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China Ready to Join Talks on South China Sea

U.S. Secretary of State Hillary Rodham Clinton, left, and Chinese Foreign Minister Yang Jiechi pose for photos before their meeting on the sideline of the ASEAN regional forum in Phnom Penh, July 12, 2012.
U.S. Secretary of State Hillary Rodham Clinton, left, and Chinese Foreign Minister Yang Jiechi pose for photos before their meeting on the sideline of the ASEAN regional forum in Phnom Penh, July 12, 2012.

PHNOM PENH – U.S. Secretary of State Hillary Clinton and Chinese Foreign Minister Yang Jiechi met in Cambodia to discuss how best to resolve territorial disputes in the South China Sea. American officials say China is prepared to join talks about a code of conduct to manage competing claims.

Senior U.S. officials say Secretary Clinton and Foreign Minister Yang discussed the conflict in Syria and international concerns about nuclear programs in Iran and North Korea. But their talks on the sideline of the Association of South East Asian Nations were dominated by territorial disputes over the South China Sea.

China, Vietnam, Brunei, Malaysia and the Philippines all have competing claims to parts of those waters. ASEAN foreign ministers are working to develop a code of conduct to govern behavior resulting from the standoff.

U.S. officials say Foreign Minister Yang gave Secretary Clinton "a careful indication" that Beijing is willing to join a dialogue on that code of conduct in the future. That could be as soon as September, ahead of the ASEAN summit in November.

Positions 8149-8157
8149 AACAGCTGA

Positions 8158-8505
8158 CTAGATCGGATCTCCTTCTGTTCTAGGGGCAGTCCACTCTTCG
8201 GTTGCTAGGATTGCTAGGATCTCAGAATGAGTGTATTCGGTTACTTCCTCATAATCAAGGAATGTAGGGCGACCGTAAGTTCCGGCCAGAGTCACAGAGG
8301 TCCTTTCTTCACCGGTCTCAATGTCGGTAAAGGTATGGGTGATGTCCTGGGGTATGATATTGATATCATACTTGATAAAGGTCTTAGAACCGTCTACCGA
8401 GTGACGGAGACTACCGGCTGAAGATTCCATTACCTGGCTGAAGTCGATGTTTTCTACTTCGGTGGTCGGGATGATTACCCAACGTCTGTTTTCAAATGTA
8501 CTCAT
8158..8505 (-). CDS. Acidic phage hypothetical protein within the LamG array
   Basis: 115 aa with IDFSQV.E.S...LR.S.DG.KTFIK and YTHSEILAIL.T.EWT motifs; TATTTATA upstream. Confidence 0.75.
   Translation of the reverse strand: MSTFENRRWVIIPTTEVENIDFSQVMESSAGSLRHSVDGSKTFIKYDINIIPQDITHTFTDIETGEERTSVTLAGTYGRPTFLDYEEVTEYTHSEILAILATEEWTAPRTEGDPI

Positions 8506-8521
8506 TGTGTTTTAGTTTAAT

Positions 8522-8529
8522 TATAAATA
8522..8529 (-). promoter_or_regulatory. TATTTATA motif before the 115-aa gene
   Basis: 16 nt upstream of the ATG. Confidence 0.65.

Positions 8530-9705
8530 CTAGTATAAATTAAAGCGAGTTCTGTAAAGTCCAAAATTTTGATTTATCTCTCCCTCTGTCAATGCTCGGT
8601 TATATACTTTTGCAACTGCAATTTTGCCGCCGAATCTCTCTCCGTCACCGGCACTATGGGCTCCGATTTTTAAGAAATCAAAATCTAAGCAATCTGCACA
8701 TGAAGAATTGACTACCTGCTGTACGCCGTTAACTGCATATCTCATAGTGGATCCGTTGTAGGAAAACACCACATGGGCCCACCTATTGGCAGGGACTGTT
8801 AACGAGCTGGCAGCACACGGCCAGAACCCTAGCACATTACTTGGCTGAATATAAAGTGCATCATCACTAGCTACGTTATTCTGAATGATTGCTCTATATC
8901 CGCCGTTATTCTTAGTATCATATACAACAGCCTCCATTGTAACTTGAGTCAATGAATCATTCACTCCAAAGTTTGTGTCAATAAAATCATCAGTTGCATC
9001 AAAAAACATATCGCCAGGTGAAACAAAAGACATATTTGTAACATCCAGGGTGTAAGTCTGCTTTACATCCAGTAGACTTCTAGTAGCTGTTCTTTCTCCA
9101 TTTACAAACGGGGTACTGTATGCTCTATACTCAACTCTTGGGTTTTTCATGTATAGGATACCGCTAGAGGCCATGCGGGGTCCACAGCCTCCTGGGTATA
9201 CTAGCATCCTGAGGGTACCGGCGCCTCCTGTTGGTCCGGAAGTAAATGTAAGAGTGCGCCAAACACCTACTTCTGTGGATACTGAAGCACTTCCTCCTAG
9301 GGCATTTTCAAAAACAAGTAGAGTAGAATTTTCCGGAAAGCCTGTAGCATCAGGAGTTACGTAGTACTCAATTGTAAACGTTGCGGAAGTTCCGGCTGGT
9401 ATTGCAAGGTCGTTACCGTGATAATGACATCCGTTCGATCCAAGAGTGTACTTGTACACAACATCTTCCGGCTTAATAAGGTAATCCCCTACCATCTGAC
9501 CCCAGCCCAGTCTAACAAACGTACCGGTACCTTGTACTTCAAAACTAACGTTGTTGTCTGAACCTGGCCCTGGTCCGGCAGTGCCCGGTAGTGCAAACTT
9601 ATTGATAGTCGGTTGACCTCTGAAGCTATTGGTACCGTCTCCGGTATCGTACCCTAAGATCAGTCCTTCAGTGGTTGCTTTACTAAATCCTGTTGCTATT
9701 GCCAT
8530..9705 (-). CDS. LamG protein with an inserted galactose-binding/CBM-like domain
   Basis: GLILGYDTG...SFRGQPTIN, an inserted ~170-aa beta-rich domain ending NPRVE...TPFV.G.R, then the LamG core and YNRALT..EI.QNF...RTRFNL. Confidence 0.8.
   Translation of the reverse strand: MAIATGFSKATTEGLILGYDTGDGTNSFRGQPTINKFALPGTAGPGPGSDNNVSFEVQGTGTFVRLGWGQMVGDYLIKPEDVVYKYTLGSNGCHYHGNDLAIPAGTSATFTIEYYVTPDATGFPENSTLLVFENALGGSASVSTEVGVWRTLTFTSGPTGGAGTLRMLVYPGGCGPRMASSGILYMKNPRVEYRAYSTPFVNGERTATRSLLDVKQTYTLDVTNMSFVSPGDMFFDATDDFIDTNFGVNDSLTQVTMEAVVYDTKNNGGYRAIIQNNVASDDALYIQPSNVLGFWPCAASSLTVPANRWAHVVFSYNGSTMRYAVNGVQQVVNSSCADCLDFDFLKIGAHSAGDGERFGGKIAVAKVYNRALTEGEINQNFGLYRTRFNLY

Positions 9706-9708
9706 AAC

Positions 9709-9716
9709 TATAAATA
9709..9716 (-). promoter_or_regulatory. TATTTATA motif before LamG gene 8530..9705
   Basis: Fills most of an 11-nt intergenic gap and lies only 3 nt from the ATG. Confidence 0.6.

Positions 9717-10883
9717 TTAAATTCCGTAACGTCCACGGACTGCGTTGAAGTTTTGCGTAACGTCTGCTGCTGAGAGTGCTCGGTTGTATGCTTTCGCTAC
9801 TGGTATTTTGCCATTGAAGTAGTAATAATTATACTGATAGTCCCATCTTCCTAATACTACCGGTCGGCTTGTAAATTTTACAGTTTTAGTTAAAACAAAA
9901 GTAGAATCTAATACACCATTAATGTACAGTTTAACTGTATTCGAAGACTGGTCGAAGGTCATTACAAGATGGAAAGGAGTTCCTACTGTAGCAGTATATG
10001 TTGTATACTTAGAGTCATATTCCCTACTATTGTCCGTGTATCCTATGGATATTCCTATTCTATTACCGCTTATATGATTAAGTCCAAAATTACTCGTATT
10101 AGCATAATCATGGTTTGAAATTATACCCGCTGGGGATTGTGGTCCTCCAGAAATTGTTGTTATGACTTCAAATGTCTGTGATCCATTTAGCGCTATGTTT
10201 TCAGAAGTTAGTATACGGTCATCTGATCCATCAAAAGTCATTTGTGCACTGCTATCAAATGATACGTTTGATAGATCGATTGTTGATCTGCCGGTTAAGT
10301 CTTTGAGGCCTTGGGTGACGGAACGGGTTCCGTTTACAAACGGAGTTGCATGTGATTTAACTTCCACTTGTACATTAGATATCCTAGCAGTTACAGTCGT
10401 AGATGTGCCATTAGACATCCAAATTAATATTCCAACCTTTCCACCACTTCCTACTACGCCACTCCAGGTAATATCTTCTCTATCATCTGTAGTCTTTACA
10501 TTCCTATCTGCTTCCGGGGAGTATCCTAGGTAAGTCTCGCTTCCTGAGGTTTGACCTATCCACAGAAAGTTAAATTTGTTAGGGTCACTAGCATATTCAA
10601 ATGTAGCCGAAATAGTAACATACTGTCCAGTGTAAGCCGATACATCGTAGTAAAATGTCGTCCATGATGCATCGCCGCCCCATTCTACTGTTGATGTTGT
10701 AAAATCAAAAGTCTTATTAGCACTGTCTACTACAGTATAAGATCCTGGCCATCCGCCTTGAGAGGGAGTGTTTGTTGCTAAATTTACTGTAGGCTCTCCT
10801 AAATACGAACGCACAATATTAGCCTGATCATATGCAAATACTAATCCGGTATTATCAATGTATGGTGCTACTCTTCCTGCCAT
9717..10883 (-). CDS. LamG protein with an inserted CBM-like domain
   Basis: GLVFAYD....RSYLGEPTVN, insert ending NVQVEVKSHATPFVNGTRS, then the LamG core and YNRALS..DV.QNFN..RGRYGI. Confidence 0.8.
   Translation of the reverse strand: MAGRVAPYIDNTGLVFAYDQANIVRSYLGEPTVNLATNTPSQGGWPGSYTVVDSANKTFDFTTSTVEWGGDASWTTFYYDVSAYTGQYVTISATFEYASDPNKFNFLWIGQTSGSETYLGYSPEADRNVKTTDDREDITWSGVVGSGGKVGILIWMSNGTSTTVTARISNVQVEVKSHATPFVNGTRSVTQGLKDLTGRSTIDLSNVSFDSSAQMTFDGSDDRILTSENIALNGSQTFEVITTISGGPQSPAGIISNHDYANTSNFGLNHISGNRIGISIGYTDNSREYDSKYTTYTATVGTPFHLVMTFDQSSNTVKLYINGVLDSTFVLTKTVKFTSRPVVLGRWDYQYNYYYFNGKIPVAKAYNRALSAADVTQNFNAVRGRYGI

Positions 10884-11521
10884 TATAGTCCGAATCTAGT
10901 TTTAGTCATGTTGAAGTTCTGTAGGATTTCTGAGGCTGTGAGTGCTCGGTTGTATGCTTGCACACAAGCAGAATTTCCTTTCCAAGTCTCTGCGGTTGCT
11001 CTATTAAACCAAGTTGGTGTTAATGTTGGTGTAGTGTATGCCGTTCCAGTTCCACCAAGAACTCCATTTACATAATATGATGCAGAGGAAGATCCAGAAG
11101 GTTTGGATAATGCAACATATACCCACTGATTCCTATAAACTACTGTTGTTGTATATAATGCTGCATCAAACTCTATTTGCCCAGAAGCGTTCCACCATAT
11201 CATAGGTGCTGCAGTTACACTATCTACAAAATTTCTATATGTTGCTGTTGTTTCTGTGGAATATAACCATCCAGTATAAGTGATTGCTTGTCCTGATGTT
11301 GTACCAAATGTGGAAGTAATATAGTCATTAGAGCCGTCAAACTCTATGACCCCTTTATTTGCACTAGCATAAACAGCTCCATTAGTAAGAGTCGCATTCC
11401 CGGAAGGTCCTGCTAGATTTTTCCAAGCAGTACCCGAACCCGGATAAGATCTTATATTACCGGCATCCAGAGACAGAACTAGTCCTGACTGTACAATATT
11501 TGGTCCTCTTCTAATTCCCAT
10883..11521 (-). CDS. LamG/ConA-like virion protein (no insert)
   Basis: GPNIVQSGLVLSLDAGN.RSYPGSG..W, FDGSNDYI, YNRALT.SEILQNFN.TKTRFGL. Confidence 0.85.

At the start of their meeting, Secretary Clinton stressed the importance of Sino-American cooperation with ASEAN members.

"It is an important signal that the United States and China not only can but will work together in Asia," she said.

Foreign Minister Yang says the two countries are building a cooperative partnership based on mutual respect and mutual benefit. He says that partnership maps the way forward for Chinese-American ties for now and for the future as Beijing and Washington continue to expand common ground, respect each other and "properly handle differences and sensitive issues."

‪In her remarks to ASEAN foreign ministers, Secretary Clinton said Washington is not taking sides on any of the disputes on maritime boundaries in the South China Sea.  But she says the Obama administration does have an interest in freedom of navigation, the maintenance of peace and stability, respect for international law and unimpeded lawful commerce.

‬China says ASEAN is not the place to resolve these dispute because it is not about the regional forum, it is between China and some ASEAN members.

Secretary Clinton agrees that, wherever possible, territorial issues should be resolved between claimants. But, she says broader questions about conduct in disputed areas and about acceptable methods of resolving disputes should be addressed in multilateral settings such as ASEAN "because approaching them strictly bilaterally could be a recipe for confusion and even confrontation."

In a written statement, the United States and China pledged to enhance cooperation on science and technology, climate change, disaster warning and response, energy policy, forest and fisheries management, disease detection and control and wildlife protection and conservation.

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